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S. Korea to ask U.S., Japan for financial bailout

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South Korea said Wednesday that it would ask the United States and Japan to help rescue the country from potentially the most damaging outbreak yet of a financial crisis that has erupted across Asia.

But American officials, while encouraging South Korea to seek assistance, made clear that the International Monetary Fund, not Washington, would have to take the lead in any bailout of South Korea, the world's 11th largest economy.The country's urgent need for billions of dollars to meet its commitments to overseas lenders and to end a sell-off of its currency prompted a hurried series of back-channel consultations by American, European and Japanese officials hoping to prevent Korea's problems from infecting other markets around the world.

Their immediate concern was how to persuade Korea's leaders that the country could no longer forestall a bailout by the IMF until after presidential elections next month. In the midst of a turbulent campaign in which the ruling party may lose power, Korean politicians are trying hard to avoid the embarrassment of surrendering economic policy for the country to an outside authority.

Wednesday afternoon, Treasury Secretary Robert Rubin issued a statement urging Korea to "move forward quickly to address the present challenges, in particular with forceful and effective action to strengthen the financial system."

To underscore the need for quick action, two senior U.S. officials were dispatched to Seoul on Wednesday to meet with the country's new finance minister, Lim Chang Yuel, who took office Wednesday after his predecessor was dismissed by President Kim Young Sam.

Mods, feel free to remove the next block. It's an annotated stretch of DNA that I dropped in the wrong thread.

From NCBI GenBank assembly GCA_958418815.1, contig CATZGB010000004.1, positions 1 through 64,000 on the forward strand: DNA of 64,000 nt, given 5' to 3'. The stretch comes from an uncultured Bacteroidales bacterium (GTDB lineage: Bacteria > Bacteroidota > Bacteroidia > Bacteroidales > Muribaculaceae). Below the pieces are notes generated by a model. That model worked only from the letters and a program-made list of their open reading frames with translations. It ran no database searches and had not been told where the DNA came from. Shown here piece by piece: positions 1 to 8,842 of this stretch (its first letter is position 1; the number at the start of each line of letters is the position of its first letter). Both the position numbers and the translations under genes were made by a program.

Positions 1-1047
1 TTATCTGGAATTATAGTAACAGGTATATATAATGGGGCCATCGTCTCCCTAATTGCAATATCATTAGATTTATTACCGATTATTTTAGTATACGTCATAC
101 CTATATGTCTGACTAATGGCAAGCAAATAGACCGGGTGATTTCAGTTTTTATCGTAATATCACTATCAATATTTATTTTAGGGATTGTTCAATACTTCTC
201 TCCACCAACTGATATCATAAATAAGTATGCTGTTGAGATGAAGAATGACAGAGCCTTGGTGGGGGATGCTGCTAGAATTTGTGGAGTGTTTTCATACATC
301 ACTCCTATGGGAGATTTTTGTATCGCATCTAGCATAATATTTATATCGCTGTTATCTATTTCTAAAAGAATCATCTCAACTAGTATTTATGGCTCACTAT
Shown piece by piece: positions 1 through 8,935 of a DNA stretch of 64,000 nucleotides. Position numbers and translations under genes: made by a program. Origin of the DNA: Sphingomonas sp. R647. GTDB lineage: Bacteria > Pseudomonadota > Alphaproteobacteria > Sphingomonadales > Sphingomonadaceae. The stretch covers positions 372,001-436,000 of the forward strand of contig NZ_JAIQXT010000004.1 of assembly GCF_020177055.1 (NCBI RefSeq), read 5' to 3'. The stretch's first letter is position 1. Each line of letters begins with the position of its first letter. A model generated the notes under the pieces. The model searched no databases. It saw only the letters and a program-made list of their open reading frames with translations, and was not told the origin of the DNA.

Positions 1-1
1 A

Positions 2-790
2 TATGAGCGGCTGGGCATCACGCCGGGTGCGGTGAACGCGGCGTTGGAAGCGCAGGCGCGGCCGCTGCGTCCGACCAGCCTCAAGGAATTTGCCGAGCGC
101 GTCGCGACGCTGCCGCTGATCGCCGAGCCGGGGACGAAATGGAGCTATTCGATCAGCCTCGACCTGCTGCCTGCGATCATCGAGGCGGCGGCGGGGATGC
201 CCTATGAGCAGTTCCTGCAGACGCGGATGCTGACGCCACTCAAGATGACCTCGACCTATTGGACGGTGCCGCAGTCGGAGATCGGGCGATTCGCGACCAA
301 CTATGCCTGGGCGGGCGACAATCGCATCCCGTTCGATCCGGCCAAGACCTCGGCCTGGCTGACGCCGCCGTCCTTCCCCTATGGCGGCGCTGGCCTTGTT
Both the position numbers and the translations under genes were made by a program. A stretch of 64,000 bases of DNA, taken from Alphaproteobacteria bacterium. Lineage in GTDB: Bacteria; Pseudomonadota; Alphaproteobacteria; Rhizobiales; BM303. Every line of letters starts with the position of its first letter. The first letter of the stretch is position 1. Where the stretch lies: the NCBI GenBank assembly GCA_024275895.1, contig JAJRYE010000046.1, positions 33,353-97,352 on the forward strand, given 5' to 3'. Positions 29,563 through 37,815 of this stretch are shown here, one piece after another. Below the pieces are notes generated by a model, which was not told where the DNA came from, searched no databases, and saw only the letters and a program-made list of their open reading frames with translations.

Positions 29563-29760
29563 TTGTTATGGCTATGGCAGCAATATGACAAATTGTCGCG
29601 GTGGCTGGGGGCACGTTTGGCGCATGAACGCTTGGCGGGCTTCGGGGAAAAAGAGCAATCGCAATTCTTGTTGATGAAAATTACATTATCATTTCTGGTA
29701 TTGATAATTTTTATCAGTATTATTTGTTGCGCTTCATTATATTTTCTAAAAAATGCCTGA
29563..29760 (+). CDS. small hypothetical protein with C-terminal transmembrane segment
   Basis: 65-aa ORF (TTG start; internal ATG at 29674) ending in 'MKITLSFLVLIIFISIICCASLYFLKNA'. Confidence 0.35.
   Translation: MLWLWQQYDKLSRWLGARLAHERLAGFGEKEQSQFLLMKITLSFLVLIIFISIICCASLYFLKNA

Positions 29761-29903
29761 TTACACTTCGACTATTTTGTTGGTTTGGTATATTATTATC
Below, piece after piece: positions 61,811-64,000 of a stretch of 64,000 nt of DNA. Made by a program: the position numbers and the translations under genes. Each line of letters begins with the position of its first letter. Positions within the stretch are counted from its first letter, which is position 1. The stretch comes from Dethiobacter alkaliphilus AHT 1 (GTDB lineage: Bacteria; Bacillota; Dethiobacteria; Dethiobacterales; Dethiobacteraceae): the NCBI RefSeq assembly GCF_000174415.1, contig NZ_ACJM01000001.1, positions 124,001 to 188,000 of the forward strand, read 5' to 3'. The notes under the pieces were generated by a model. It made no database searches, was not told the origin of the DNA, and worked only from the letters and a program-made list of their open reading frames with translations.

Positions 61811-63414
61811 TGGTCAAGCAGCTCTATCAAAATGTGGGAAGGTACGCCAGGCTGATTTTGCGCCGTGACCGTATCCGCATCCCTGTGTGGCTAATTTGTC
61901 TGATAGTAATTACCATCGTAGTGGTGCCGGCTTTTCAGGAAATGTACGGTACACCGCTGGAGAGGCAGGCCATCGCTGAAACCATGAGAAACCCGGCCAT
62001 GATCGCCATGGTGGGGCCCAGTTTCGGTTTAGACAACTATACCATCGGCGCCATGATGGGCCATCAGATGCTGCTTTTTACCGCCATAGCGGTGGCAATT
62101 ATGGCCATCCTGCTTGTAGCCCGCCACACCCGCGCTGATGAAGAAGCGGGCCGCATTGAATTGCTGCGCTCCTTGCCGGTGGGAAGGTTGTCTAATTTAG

Within hours of his appointment, Lim said he would seek help from the central banks of the United States and Japan, though he did not specify what he had in mind, and no formal request has yet been made.

Presumably, what Korea would ask for is a complex transaction between central banks, known as "swaps," in which dollars or yen would be temporarily exchanged for Korean won. Lim also reversed the government's previous insistence that it would not accept rescue plans, as did Thailand and Indonesia earlier this year, saying he would "consider an IMF bailout if necessary."

Both outside economists and American officials say that the underlying industrial capability of South Korea remains strong; it is a big manufacturer of steel, automobiles and semiconductors.

But the country's growth can no longer provide the cash to cover the debts of a banking system that is now in shambles after loaning money to wildly overinflated real estate projects, pork-barrel construction and well-connected businesses that, in return, paid the ruling party handsomely. Bad loans now total more than $20 billion, Korean officials say, and many economists believe that the real figure is much higher.

No one seems to know how big a bailout fund might be required. Internal estimates within the Treasury Department indicate that a $30 billion IMF program might be sufficient. But private economists have given much higher numbers.

"The fact of the matter," one administration official said Wednesday, "is that we still don't have all the facts."